Intermountain - Caring Solutions, Strong Families, Healthy Communities

Being Bertha

By Daniel Champer, LCPC, Intermountain Clinical Manager of School Based Services

Her name was Bertha, and she was every bit as old as her name makes her sound. Her Q-tip hair barely bobbed above the tip of the broom that she used to meticulously sweep the street in front of her house as I mowed her yard every week during the summer.  My hair, on the other hand, was long and greasy and fully soaked with half a bottle of spray-in hair dye that effectively made me resemble a pubescent skunk.  I’m also convinced that my teenage body had more similarities with that skunk than just visual aesthetics.  I couldn’t mow in a straight line to save my life and I’m sure she got tired of seeing my baggy jeans and my Three Stooges t-shirts week in and week out.  But, every single time I passed her with my mower she would say something nice to me.  She would complement my work ethic, my commitment, my toothy smile, and my “unique style.” I loved mowing Bertha’s yard.  And it had way more to do with the ten thousand compliments than the ten dollars I received for a job poorly done.

Most individuals can very quickly conjure up a list of “Bertha’s” that have positively influenced their life in a similar way.  We are biologically wired to desire and crave positive interaction and reinforcement.  The awkward part is, we just aren’t very good at it as a society.  Coaches of professional sports teams are fired the minute after the end a losing season.  Public figures are plastered all over the headlines whenever an impropriety is discovered.  It takes approximately 2.5 seconds of reading comments online and on social media to see how pervasive the bend towards negative reinforcement is in our culture.

We aren’t always as good at providing a healthy level of positive reinforcement as parents either.  It becomes embarrassingly easy to spend all of our time as parents correcting our children rather than praising them for the areas in which they do succeed.  Or, we become victims of the crippling adult disease known as the “buts.”  Johnny, I’m super-duper proud that you cleaned your room, BUT you left five dishes in the sink.  Suzie, great job on the B in math; BUT, next time let’s get that A we all want.  We often think that negative versus positive reinforcement is a tit for tat sort of affair.  One positive should allow us one free negative, right?  Wrong!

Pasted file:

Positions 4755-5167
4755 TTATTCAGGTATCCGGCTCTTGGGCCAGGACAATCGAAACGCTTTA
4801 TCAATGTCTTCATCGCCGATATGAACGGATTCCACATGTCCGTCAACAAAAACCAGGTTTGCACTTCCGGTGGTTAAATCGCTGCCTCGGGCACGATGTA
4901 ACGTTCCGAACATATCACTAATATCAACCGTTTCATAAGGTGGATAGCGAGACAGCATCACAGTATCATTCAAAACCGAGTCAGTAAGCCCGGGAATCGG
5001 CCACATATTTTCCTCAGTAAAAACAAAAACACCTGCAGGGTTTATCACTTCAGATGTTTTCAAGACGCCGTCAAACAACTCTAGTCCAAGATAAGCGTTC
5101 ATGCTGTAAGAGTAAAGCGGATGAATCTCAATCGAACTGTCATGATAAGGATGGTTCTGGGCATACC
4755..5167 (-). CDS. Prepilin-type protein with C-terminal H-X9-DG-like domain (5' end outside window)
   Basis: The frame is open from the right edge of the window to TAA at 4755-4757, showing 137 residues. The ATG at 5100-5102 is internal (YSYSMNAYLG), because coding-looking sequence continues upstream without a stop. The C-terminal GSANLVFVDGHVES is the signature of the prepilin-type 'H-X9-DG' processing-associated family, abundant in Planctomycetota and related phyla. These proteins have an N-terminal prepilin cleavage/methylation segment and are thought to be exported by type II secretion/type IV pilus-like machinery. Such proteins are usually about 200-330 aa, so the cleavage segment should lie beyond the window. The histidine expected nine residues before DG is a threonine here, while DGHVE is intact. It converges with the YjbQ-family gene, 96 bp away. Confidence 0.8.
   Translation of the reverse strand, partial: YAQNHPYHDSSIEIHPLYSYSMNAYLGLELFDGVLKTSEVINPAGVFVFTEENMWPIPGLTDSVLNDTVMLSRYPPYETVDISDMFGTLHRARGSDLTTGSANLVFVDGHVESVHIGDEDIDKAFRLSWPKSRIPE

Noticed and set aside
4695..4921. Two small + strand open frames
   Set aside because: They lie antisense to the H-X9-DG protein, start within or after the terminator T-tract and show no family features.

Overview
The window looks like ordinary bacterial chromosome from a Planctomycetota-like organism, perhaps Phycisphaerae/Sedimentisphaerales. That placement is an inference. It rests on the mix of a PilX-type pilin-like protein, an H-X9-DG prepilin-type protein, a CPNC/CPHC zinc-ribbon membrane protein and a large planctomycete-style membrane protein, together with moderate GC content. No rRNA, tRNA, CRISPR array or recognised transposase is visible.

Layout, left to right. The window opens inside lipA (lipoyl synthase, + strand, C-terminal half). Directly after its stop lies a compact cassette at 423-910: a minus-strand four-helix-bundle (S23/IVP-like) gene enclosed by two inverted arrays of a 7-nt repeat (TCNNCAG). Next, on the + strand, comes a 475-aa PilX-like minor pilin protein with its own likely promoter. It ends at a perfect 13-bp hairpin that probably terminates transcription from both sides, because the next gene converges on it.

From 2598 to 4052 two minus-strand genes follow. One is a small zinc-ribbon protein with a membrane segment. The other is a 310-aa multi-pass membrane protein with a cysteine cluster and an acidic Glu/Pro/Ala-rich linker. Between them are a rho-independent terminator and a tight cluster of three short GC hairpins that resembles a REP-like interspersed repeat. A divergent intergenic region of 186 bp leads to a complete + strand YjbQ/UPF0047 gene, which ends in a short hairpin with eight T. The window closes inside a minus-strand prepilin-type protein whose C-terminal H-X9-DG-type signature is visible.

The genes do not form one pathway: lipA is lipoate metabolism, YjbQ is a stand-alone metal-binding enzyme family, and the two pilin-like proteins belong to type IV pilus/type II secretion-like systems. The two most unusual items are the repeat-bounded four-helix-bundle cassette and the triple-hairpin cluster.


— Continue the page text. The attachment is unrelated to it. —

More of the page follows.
I am not advocating for a “free for all” parenting style in which we all let our children turn feral and terrorize the aisles of the local WalMart.  We don’t have to compliment our children for throwing a great punch or spraying really pretty graffiti on the local church.  In fact, negative reinforcement is a very necessary and effective tool when used appropriately.  The problem is in the proportion.  A plethora of research exists in the area of positive versus negative reinforcement.  The common thread is that both of these reward styles are necessary and serve a role in the development and support of a child.  Popular research in this area also suggests that an appropriate proportion of feedback is five to seven positive reinforcements to every one negative reinforcement used.  Seven to one! That means if you have a 2 year old or a 16 year old, you need to be providing positive reinforcement to them approximately one million times a day to keep the proportion balanced.